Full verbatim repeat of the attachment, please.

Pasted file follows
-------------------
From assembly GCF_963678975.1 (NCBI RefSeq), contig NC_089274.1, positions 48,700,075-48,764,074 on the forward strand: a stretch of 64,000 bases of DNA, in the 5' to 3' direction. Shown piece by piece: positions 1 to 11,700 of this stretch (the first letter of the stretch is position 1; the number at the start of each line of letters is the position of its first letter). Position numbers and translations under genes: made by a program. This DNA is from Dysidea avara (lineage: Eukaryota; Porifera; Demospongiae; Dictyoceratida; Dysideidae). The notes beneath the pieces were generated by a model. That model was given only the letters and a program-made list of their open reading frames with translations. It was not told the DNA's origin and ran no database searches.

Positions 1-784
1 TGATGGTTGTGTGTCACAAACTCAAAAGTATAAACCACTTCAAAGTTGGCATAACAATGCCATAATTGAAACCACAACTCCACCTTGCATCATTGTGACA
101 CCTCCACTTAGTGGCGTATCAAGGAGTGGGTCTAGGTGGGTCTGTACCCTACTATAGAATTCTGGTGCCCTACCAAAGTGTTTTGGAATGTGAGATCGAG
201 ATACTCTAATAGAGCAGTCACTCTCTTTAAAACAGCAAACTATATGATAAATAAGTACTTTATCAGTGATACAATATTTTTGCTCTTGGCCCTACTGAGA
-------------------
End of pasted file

From assembly GCF_963678975.1 (NCBI RefSeq), contig NC_089274.1, positions 48,700,075-48,764,074 on the forward strand: a stretch of 64,000 bases of DNA, in the 5' to 3' direction. Shown piece by piece: positions 1 to 11,700 of this stretch (the first letter of the stretch is position 1; the number at the start of each line of letters is the position of its first letter). Position numbers and translations under genes: made by a program. This DNA is from Dysidea avara (lineage: Eukaryota; Porifera; Demospongiae; Dictyoceratida; Dysideidae). The notes beneath the pieces were generated by a model. That model was given only the letters and a program-made list of their open reading frames with translations. It was not told the DNA's origin and ran no database searches.

Positions 1-784
1 TGATGGTTGTGTGTCACAAACTCAAAAGTATAAACCACTTCAAAGTTGGCATAACAATGCCATAATTGAAACCACAACTCCACCTTGCATCATTGTGACA
101 CCTCCACTTAGTGGCGTATCAAGGAGTGGGTCTAGGTGGGTCTGTACCCTACTATAGAATTCTGGTGCCCTACCAAAGTGTTTTGGAATGTGAGATCGAG
201 ATACTCTAATAGAGCAGTCACTCTCTTTAAAACAGCAAACTATATGATAAATAAGTACTTTATCAGTGATACAATATTTTTGCTCTTGGCCCTACTGAGA